Earnings season is in full swing, and in case you weren't aware, that includes marijuana stocks. In recent days, the latest quarterly results have been reported for a number of the largest cannabis growers in our neighbor to the north, including what's arguably the most popular pot stock on the planet, Aurora Cannabis (ACB 0.95%).

A little more than a week ago, I recounted the 10 most important numbers that Wall Street and investors would want to focus on when Aurora Cannabis reported its fiscal third-quarter operating results after the bell on May 14. With the company's report now out, let's take a look back and see whether Aurora lived up to some very lofty expectations. 

An up-close view of a flowering cannabis plant in an indoor grow farm.

Image source: Getty Images.

1. Gross or net revenue: CA$75.2 million/CA$65.1 million

Probably the headline of Aurora's third-quarter report is that it managed to grow sequential gross sales by 21% to 75.2 million Canadian dollars, and sequential net revenue (which excludes excise taxes) 20% to $65.1 million. Supply chain issues in Canada -- i.e., packaging supply shortages and regulatory red tape -- have limited the amount of cannabis that's making it to dispensary store shelves. While most of Aurora's peers have reported minimal sales growth, 20% net revenue growth is among the best in the industry. Although, it's worth noting that Wall Street's sales estimates for Q3 2019 have come down multiple times over the past two months.

2. Operating loss: CA$54.8 million (not including fair-value adjustments or share-based compensation)

Perhaps one of the biggest annoyances of investing in marijuana stocks is that their income statements tend to be highly complex as a result of International Financial Reporting Standards, derivative adjustments, and other (perfectly legal) accounting quirks. Because of all of these one-time benefits and expenses, Aurora Cannabis lost an eye-popping CA$160.2 million in the third quarter.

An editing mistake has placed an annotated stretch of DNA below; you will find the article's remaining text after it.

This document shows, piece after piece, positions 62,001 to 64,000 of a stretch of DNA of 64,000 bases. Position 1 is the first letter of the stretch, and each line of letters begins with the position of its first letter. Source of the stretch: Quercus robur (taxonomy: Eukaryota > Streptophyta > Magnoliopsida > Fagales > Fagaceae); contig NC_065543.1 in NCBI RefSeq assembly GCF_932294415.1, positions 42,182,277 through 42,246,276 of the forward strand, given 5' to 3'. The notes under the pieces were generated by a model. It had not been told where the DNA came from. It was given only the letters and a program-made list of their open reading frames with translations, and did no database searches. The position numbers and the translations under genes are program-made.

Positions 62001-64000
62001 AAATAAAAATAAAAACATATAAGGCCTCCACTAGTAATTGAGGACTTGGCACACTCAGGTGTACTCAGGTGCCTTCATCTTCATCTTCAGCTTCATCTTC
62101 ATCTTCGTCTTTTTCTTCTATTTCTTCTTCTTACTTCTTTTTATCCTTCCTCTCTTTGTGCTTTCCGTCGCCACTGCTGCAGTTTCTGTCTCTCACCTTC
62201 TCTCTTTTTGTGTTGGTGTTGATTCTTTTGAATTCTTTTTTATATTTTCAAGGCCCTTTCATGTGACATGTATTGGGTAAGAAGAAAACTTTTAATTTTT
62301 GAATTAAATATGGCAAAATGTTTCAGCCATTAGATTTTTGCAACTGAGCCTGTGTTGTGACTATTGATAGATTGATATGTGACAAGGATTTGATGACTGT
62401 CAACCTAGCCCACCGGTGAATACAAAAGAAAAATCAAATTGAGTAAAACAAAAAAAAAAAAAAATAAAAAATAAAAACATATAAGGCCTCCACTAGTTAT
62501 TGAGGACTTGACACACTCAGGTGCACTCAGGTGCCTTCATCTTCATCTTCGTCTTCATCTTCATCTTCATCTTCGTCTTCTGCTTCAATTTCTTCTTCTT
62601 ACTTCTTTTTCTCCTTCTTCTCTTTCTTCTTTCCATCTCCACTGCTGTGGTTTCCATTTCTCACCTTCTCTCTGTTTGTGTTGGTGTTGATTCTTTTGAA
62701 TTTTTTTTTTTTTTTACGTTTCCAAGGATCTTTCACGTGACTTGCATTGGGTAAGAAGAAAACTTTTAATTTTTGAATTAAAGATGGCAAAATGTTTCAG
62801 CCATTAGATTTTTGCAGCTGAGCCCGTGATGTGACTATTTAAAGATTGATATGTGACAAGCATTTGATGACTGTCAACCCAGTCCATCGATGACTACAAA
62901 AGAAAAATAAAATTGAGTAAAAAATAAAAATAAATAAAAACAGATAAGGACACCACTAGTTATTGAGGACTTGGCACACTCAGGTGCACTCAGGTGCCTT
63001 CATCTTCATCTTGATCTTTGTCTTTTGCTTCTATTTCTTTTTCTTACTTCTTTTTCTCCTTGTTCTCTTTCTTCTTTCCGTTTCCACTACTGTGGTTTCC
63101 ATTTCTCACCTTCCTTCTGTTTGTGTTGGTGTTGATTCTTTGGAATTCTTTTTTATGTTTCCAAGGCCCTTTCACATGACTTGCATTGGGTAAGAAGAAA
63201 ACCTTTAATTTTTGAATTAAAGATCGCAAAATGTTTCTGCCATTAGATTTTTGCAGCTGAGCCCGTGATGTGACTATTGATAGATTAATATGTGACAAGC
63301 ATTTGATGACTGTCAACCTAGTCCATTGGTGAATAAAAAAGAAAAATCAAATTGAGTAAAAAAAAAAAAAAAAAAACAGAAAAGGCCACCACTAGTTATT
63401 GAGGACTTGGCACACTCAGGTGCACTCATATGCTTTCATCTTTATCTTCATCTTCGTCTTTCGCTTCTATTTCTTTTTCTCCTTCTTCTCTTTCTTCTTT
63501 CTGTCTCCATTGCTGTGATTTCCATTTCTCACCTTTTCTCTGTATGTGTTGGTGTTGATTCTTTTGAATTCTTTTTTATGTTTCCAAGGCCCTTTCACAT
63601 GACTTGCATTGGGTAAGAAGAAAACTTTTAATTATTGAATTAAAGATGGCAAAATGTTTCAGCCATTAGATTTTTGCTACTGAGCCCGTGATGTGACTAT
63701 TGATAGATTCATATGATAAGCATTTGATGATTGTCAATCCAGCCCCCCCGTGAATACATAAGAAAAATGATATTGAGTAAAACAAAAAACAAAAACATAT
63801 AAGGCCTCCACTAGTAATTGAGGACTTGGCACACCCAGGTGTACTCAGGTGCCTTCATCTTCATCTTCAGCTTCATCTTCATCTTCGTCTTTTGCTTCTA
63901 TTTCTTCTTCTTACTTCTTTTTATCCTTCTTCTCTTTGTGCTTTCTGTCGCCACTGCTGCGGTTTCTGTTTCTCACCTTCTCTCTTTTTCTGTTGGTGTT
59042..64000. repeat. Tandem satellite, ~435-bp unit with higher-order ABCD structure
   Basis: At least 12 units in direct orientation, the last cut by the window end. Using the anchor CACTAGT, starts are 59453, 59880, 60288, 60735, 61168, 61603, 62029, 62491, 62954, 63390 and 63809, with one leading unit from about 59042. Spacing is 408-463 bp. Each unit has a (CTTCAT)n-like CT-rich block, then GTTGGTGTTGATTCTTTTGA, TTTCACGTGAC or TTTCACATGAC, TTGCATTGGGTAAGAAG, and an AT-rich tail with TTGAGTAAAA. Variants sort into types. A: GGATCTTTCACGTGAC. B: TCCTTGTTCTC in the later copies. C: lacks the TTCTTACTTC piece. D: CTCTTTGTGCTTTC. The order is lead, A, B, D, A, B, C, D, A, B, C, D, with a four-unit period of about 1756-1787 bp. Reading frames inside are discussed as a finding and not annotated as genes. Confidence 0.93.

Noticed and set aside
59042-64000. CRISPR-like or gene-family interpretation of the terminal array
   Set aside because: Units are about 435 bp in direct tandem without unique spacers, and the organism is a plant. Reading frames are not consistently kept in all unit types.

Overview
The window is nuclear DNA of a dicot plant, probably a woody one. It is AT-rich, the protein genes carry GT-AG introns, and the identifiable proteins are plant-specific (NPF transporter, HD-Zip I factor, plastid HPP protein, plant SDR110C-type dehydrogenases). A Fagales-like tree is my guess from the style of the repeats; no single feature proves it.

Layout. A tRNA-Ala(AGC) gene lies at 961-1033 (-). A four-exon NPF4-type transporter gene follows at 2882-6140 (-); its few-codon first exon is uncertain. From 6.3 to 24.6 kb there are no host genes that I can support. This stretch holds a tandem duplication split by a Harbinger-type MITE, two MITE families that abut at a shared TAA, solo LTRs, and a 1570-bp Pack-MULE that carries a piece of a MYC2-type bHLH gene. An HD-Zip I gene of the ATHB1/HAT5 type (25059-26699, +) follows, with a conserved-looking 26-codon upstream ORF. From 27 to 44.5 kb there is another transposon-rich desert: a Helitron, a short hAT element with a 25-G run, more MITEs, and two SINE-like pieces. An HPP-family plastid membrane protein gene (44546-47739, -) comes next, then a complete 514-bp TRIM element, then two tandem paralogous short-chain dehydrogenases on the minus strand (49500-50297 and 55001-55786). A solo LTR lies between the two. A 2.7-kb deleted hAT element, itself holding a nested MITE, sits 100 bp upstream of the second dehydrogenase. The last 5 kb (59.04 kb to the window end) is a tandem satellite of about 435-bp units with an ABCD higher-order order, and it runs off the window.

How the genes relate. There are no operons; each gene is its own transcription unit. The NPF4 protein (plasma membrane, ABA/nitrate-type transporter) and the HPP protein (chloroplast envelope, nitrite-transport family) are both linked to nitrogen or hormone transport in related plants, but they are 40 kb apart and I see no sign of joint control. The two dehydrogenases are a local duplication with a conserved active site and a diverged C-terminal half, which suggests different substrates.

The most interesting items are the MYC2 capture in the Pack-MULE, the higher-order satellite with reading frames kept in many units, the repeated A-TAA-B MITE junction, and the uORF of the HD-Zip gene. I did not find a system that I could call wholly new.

But I suggested ignoring all of Aurora's one-time expenses and focusing solely on its revenue and operating expenses to get a true gauge of the company's health. In the third quarter, Aurora lost CA$77.6 million on an operating basis -- but this still includes a CA$16.4 million gain from fair-value adjustments on biological assets, and CA$39.3 million in share-based compensation. Excluding both, Aurora's operating loss from its true operations was more like CA$54.8 million. It's a modest improvement from the previous quarter, but still nothing to write home about.

A physician with a stethoscope around his neck holding a baggie of dried cannabis in his left hand, and cannabis oil-filled capsules in his right hand.

Image source: Getty Images.

3. Recreational-to-medical sales ratio: 50%/50%

During the fiscal second quarter, Aurora shocked a lot of people when it reported that 55% of its cannabis revenue was derived from the medical market, with 45% coming from the recreational side. Given that adult-use weed is a much larger consumer pool than medical marijuana, it was a surprise to many. But consider that Aurora Cannabis has plans to focus on higher-margin medical pot patients going forward.

In the third quarter, the recreational-to-medical marijuana sales ratio pretty much evened out at 50% apiece. Aurora logged CA$29.6 million in adult-use sales in Q3 2019, representing a 37% sequential increase from Q2 2019, with CA$29.1 million in medical marijuana revenue, a 12% sequential quarterly improvement. Expect medical pot sales to continue to make up a significant portion of Aurora's pot sales going forward.

4. Cannabis oil revenue as a percentage of marijuana sales: 18%

Another important figure of note in Aurora's third-quarter report is the amount of sales derived from extracts (primarily oils). Cannabis derivatives are a much higher-margin product than dried flower, so the more the company focuses on extract sales, the higher the margins should be.

The company wound up recording CA$8.5 million in extract sales to medical marijuana patients, with CA$2.2 million going to adult-use consumers, working out to 18% of total marijuana sales. That's a bit lower than I'd have expected, but Aurora does note that oil supply was constrained during the quarter. A new partnership should help alleviate these derivative supply problems in the fiscal fourth quarter and beyond.

Clearly labeled jars filled unique strains of dried cannabis buds on a dispensary store counter.

Image source: Getty Images.

5. Average net selling price per gram for dried flower: CA$6.40, down 6%